Saturday, May 15, 2010

First Grade Nature Walk

Yesterday was our first field trip of the year in first grade. (We get two a year, and we saved them for spring- to enjoy the nature center and then, next week, we get to experience Knuffle Bunny, The Musical. I am SO excited).

I positioned myself with the Story Teller, selfishly because I knew I'd personally enjoy the field trip more if I was able to hear his commentary throughout the event. And of course, he didn't disappoint-

The minute he saw he me said in a flat, serious voice, "Hello, Mrs. Lipstick, I am no longer The Story Teller. You can call me..." (dramatic pause) "Dr. Cockroach".

As we walked outside to the bus he noticed a police car sitting in front of our school. He shook his fist. "I don't like those police interrupting our field trips!"

On the bus ride he turned around in his seat and yelled, "Quiet down children, it's a bit loud in here." Then he looked at me sheepishly, and said, "Oh, sorry, that's right- you're the teacher."

We arrived at the nature center and walked down the path, passing a man gardening.
"Wow, good garnering there"

On the way out he attached himself to another friend's little brother who'd joined us on the trip. "Say Godzilla" he demanded, and the 4 year old buried his head into his brother's back, partly because he was shy, partly because he had an older boy barking words at him, and partly because the poor little one only spoke Russian.
"Say T-Rex"
"Say Monster Truck"
After a pause the Story Teller looked at me and said, "Nope, he can't talk at all. This one has no words."

And of course, throughout the walk, he turned into a T-Rex, pulling his hands in front of his body and making dino-like growls as he marched through the woods, clearly in his own imaginary world, not worrying that the rest of us were even around him.

Because The Story Teller spent 2 years in kindergarten this was my 5th field trip with him. How am I suppose to go on field trips next year without him? I'll be so bored! Maybe he should do another year in first grade just to keep me entertained.

Along with The Story Teller I was stayed close to another friend, whose statements of the obvious are always very similar to The Story Teller. I adore this child in all his earnest impulsively. This is the little one, who after hearing the read-aloud Tikki-Tikki-Tembo raised his hand and gave a long talk about how when he was living in Afghanistan, where they didn't have any electricity, and had to go over mountains on a donkey to get water, someone fell down the well and had to be rescued. At the end of his monologue he scrunched up his face and said, "I think it was me."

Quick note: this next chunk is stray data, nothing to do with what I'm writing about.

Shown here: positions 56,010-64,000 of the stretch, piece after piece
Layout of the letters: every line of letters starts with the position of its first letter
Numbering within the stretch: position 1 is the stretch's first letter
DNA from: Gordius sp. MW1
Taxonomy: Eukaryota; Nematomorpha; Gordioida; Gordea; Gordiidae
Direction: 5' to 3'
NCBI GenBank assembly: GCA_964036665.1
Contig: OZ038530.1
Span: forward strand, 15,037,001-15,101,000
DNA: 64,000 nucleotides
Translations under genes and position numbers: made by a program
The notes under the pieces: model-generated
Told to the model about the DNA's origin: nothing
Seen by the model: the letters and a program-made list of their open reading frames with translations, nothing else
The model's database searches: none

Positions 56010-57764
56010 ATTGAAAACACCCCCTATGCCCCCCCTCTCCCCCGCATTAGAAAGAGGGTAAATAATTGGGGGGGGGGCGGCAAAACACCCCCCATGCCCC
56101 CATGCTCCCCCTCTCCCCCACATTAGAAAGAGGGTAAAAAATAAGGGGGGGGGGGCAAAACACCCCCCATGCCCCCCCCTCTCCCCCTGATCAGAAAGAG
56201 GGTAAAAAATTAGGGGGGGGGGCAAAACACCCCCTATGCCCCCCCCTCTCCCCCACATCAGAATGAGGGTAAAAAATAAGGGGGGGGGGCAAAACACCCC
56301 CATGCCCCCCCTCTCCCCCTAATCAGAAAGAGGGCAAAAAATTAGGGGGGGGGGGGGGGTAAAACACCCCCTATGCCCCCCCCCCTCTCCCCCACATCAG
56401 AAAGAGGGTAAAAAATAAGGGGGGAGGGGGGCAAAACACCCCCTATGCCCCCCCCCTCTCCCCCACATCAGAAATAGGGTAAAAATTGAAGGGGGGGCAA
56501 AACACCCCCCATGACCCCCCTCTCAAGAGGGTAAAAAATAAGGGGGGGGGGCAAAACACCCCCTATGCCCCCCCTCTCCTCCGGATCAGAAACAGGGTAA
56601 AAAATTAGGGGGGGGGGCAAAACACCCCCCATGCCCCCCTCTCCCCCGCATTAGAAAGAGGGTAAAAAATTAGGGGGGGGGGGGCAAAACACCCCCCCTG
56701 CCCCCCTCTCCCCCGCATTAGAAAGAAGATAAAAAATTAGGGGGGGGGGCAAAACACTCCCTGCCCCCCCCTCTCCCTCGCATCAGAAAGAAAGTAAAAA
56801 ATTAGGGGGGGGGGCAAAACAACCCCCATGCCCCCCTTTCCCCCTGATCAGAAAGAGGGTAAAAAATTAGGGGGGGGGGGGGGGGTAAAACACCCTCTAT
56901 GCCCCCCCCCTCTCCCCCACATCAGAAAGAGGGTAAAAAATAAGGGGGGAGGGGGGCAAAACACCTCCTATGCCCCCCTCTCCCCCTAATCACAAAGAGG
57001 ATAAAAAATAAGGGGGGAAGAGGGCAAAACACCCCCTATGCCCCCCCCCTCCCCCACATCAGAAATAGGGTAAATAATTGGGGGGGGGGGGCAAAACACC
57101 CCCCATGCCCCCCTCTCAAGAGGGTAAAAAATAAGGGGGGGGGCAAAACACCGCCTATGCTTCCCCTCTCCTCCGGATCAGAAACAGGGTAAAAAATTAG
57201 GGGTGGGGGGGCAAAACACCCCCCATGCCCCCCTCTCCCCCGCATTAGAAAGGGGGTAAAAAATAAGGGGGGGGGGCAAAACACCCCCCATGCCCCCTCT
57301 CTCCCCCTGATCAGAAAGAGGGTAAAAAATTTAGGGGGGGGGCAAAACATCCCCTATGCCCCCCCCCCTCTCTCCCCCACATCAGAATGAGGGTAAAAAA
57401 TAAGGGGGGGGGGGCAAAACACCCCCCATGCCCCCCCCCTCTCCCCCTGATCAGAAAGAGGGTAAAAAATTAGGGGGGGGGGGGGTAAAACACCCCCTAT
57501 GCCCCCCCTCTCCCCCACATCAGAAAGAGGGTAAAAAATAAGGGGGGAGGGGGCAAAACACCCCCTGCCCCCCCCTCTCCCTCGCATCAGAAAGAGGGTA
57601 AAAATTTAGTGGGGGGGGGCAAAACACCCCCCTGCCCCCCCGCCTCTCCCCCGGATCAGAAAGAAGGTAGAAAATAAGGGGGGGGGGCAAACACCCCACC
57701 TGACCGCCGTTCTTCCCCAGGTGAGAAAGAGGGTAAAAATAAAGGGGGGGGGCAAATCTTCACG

"You think it was you?"
"Well, yeah, I was a baby, so I don't know, but my parents told me, it was me. I was down there for a long time and they were scared because they couldn't get me out. But I only think it was me- I don't know."

Hmmmm. That could explain a lot...

We walked through the woods- the Story Teller on one side of me darting his eyes around feverishly like T-Rex, looking for small dinos to eat. My other friend elbows me, as though we're high schoolers. "Psst" he whispers, "look out for the snipers".
"Friend, there are no snipers here, this is a safe forest" I say.
"No, shhhh.... this is where they hide so no one sees them." he argues, and moves one eye brow up and down rapidly, as though he's delivering some sort of flirtatious information instead of telling me to fear for my life.

The rest of the trip went on in the same manner. Time after time he'd elbow me and then whisper some sort of misinformation, followed with the eyebrows. Sometimes he'd just repeat what the guide said, as though I myself hadn't heard. I started to feel like I was being hit on by a 7 year old.

After the guide talked to us for awhile about tadpoles and repeatedly answered the same question over and over again, ("Yes, those are going to be frogs. Yes, frogs. Frogs- yep, that's what I said already") it was obvious he'd reached his limit with first grade questions.

Eyebrows raised his hand. "Did you know," he asked our guide, "I have bed bugs at my home."
The guide, clearly fed up with us and our off-topic responses, merely said, "Oh, cool" and called on the next friend. I felt an elbow tapping me.
"Hey," he whispered, "I just told him I have bed bugs, and he said COOL. It is NOT COOL. It is NOT!" he whispered indigently.
"We can't get rid of them. They are everywhere. And I vacuum every day. And the apartment people keep leaving us notes telling us to be clean, but I think they lie because WE ARE CLEAN and the bugs still wont go away. They are still there. We can't sit on our couch, or our carpet. And we have cockroaches too. The apartment people spray for them, but they never go away either." He shook his head, clearly not impressed with our guide who seemed to be embracing the very nature that was driving his family crazy.

I couldn't think, at that moment, how to separate the nature we were learning about with the nature in his house. Nor could I shake the idea that while I've been desperately trying to get us to meet the end of year benchmark in reading, his family's been dealing with that mess, all the while making sure he does his homework every night in between scrubbing their house for the bugs they can't get rid of.

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